Our Vigilante Society: Stating Your Opinion Is One Thing, but You’re Not Always Right (Part 2 of previous blog)  

vigilanteI recently walked myself off a cliff by listening to the adamant opinion of a person on a committee with me. Despite lessons learned through personal experience and a thoughtful review of the situation and its facts, I thought my recommendations were wrong. The strength of her beliefs and her swift, smooth delivery seemed to trump my judgment. After following her instructions, complete failure threatened. Fortunately I had time to pull my irons out of the fire, which allowed me to implement my assessment and complete the project successfully.

            Goes to show, though, that just because someone thinks he’s right, he isn’t necessarily. Yet along with our obsession with stating our opinions constantly (see previous blog), we also think we’re correct in every thought, and all and sundry should follow our advice. If they don’t enthusiastically endorse our suggestions, we go overboard in our insistence about being right.

            According to the psychological principle of cognitive dissonance, humans experience psychological discomfort when exposed to contradictory beliefs, ideas. An individual exposed to inconsistency (dissonance) is motivated to try to reduce this dissonance—as well as actively avoid situations and information likely to increase it. He often becomes more committed to his favorite, obdurate in defending it.

            The result contributes to a polarized society, a situation in which you’re either with me or against me, no middle ground. The result is laws that emphasize the dichotomy between interests, not their common ground. The result is stand-offs during discussions, not solutions. The most obvious result is failure of many political efforts. Rhetoric trumps intelligence.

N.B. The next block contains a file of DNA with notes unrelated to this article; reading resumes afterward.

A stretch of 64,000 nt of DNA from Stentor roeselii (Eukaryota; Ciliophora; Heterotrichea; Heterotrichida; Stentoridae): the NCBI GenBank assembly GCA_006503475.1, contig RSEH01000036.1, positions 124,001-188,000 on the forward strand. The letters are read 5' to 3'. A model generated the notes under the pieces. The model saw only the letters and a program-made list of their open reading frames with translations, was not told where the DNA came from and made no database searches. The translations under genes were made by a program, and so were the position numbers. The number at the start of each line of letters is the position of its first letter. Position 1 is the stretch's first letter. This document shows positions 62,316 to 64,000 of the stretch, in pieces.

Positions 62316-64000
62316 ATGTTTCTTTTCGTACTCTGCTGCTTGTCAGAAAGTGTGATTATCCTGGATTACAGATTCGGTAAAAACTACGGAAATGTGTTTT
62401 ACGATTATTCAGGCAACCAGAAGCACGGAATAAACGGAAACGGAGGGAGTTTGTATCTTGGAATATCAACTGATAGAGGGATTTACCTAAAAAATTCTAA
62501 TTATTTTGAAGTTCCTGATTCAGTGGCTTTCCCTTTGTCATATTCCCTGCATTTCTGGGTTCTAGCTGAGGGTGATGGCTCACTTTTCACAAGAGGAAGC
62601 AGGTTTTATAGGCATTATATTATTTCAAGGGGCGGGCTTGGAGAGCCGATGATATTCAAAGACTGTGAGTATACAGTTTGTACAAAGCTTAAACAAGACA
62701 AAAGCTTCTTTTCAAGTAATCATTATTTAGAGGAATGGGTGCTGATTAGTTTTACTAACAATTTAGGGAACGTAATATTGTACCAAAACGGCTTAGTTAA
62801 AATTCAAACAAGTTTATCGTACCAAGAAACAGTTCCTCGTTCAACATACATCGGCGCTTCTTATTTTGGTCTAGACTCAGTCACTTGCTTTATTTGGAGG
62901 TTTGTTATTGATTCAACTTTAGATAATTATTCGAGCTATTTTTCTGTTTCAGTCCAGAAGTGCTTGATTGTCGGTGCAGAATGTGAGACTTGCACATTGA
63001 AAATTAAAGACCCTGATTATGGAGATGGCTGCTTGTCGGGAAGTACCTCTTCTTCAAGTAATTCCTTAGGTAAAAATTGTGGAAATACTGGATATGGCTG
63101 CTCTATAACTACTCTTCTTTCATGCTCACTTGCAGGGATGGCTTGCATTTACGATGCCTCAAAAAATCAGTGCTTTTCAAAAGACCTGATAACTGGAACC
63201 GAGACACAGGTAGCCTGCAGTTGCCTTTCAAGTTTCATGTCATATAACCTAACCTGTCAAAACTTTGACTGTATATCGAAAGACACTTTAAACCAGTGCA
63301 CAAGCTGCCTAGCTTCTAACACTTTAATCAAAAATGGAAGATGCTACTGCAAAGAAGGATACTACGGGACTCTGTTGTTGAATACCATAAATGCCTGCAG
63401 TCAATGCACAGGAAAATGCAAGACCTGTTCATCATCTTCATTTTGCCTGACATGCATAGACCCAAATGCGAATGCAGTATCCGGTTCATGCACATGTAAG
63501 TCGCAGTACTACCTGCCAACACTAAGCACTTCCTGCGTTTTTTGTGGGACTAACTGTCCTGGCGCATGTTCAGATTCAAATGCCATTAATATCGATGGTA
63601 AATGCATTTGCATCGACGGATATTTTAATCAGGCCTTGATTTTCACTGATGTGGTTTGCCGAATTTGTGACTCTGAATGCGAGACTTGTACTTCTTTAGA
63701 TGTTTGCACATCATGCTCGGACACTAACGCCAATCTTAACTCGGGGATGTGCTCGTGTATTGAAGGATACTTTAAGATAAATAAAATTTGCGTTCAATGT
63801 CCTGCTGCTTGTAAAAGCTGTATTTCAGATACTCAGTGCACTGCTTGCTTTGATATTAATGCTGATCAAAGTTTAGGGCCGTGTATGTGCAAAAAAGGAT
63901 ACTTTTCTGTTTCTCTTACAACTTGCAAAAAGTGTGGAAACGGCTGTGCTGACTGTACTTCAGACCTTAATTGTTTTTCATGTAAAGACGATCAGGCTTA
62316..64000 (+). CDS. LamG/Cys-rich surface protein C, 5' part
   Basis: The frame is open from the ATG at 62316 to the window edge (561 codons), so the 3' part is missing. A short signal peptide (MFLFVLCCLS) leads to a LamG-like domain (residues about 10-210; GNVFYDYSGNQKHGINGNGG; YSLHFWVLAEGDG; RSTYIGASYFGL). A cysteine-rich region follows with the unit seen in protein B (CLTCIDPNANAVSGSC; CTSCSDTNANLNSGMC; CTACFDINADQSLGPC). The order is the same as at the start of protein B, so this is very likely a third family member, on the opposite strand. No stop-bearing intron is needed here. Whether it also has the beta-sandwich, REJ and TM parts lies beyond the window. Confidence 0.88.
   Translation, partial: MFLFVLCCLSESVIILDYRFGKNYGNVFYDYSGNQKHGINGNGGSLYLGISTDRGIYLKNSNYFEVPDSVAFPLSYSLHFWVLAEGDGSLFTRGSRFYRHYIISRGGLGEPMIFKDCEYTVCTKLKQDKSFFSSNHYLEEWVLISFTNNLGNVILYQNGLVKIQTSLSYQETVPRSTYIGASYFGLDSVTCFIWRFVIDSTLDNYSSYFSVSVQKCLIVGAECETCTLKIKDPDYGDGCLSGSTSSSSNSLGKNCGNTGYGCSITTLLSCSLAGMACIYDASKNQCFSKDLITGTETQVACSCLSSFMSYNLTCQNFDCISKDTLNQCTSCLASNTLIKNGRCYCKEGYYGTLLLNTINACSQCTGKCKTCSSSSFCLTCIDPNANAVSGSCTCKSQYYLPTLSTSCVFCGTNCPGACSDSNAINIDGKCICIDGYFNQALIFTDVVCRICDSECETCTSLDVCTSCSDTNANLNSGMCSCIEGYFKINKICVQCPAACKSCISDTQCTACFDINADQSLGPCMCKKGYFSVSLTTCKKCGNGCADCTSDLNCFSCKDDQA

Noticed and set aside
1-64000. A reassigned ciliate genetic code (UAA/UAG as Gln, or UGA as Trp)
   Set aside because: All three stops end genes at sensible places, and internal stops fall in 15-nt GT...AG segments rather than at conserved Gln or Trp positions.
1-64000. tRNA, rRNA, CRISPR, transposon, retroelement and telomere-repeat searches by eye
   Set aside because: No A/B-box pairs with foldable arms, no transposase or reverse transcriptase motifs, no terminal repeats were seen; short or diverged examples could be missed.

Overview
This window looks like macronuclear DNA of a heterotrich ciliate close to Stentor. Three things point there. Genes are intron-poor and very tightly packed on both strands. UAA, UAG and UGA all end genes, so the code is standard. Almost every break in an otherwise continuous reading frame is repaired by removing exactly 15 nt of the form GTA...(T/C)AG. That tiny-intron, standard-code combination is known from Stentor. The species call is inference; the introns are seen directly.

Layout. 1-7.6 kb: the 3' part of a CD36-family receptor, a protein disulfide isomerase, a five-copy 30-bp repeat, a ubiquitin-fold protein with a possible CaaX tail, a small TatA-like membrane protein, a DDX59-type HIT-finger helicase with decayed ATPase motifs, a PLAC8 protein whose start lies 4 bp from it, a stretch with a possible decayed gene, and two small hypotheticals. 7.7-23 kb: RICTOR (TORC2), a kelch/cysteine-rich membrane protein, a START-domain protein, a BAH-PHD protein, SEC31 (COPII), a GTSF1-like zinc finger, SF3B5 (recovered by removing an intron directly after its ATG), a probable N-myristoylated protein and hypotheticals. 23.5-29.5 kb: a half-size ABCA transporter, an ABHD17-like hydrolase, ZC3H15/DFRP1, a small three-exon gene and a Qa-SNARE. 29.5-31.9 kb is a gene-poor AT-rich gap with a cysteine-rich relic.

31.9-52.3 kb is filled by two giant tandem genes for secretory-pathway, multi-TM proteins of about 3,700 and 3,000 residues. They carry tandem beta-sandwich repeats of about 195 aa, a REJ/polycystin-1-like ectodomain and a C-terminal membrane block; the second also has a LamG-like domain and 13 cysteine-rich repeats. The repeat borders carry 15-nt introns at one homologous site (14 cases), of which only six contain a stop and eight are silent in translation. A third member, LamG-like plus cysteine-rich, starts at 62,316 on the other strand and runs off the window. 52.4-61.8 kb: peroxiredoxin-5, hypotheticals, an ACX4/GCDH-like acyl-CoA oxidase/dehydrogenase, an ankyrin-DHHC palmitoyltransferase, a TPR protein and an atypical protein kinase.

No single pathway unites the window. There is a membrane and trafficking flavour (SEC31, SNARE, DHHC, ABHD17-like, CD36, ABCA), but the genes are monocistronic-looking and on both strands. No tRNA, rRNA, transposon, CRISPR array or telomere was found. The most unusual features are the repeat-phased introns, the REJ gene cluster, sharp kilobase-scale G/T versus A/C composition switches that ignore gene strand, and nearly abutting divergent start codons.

How have we gotten to this state? It’s been said students in the US are the most self-confident in the world. Notice, not the most knowledgeable or best-trained or smartest. Parents constantly receive advice to build self-esteem in their children.  Our laws and procedures and many leaders both political and social strive mightily to insure diverse opinions are given the credibility of a public forum, whether they make sense or not. Life coaches drone on about sending positive messages to ourselves.

            I’m concerned because I’m wondering if a surfeit of self-confidence creates a vigilante society. My local elist, to which neighbors can subscribe, exhibits this periodically. One person posts about a dark car parked on the street with someone sitting inside. Within hours, others have responded with similar spottings, advice, and demands for a police check. Another time, a poor couple strolling down the alley were targeted as potential thieves, suffering the discomfort of dozens of eyes tracking their every action. Fortunately, responses stopped short of calls for lynching.

            Another reason for a watchdog atmosphere is social media and the speed with which we can communicate. Colorado has one toll-free phone number to report child abuse and neglect 24/7. While the goals of this program are laudable, I wonder how often someone gets reported because of the appearance of abuse (think about how often a two-year-old falls and scrapes his head) or the groundless spite a neighbor might hold. A neighbor once reported us to the authorities for our efforts to control squirrels, perjuring themselves to claim we’d violated city ordinances.